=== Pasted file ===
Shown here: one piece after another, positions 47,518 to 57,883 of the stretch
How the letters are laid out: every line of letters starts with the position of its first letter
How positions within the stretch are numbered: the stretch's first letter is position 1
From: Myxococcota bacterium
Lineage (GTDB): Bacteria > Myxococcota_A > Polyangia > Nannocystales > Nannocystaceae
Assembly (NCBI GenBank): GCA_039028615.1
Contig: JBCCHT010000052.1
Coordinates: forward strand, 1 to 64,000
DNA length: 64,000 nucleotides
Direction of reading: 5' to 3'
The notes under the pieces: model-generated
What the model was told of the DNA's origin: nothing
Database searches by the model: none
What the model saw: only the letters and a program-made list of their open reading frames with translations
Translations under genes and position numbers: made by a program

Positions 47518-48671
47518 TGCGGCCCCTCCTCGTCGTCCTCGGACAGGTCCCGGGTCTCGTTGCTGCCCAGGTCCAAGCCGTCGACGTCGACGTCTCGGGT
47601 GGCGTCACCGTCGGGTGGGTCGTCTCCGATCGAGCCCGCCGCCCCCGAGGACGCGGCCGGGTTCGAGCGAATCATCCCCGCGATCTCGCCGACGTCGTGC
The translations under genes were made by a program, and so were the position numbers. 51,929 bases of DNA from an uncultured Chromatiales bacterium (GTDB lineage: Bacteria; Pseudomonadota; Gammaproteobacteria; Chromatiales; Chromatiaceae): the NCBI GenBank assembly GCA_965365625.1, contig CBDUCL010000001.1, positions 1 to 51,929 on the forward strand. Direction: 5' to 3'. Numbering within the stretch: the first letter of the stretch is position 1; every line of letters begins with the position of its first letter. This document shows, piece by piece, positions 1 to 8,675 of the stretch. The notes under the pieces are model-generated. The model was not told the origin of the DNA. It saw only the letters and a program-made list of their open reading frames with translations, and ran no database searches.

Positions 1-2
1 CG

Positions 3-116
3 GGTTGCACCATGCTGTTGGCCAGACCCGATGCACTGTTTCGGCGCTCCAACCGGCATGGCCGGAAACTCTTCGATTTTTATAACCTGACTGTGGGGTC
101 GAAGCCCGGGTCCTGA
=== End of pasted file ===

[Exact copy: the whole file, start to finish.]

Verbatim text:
Shown here: one piece after another, positions 47,518 to 57,883 of the stretch
How the letters are laid out: every line of letters starts with the position of its first letter
How positions within the stretch are numbered: the stretch's first letter is position 1
From: Myxococcota bacterium
Lineage (GTDB): Bacteria > Myxococcota_A > Polyangia > Nannocystales > Nannocystaceae
Assembly (NCBI GenBank): GCA_039028615.1
Contig: JBCCHT010000052.1
Coordinates: forward strand, 1 to 64,000
DNA length: 64,000 nucleotides
Direction of reading: 5' to 3'
The notes under the pieces: model-generated
What the model was told of the DNA's origin: nothing
Database searches by the model: none
What the model saw: only the letters and a program-made list of their open reading frames with translations
Translations under genes and position numbers: made by a program

Positions 47518-48671
47518 TGCGGCCCCTCCTCGTCGTCCTCGGACAGGTCCCGGGTCTCGTTGCTGCCCAGGTCCAAGCCGTCGACGTCGACGTCTCGGGT
47601 GGCGTCACCGTCGGGTGGGTCGTCTCCGATCGAGCCCGCCGCCCCCGAGGACGCGGCCGGGTTCGAGCGAATCATCCCCGCGATCTCGCCGACGTCGTGC
The translations under genes were made by a program, and so were the position numbers. 51,929 bases of DNA from an uncultured Chromatiales bacterium (GTDB lineage: Bacteria; Pseudomonadota; Gammaproteobacteria; Chromatiales; Chromatiaceae): the NCBI GenBank assembly GCA_965365625.1, contig CBDUCL010000001.1, positions 1 to 51,929 on the forward strand. Direction: 5' to 3'. Numbering within the stretch: the first letter of the stretch is position 1; every line of letters begins with the position of its first letter. This document shows, piece by piece, positions 1 to 8,675 of the stretch. The notes under the pieces are model-generated. The model was not told the origin of the DNA. It saw only the letters and a program-made list of their open reading frames with translations, and ran no database searches.

Positions 1-2
1 CG

Positions 3-116
3 GGTTGCACCATGCTGTTGGCCAGACCCGATGCACTGTTTCGGCGCTCCAACCGGCATGGCCGGAAACTCTTCGATTTTTATAACCTGACTGTGGGGTC
101 GAAGCCCGGGTCCTGA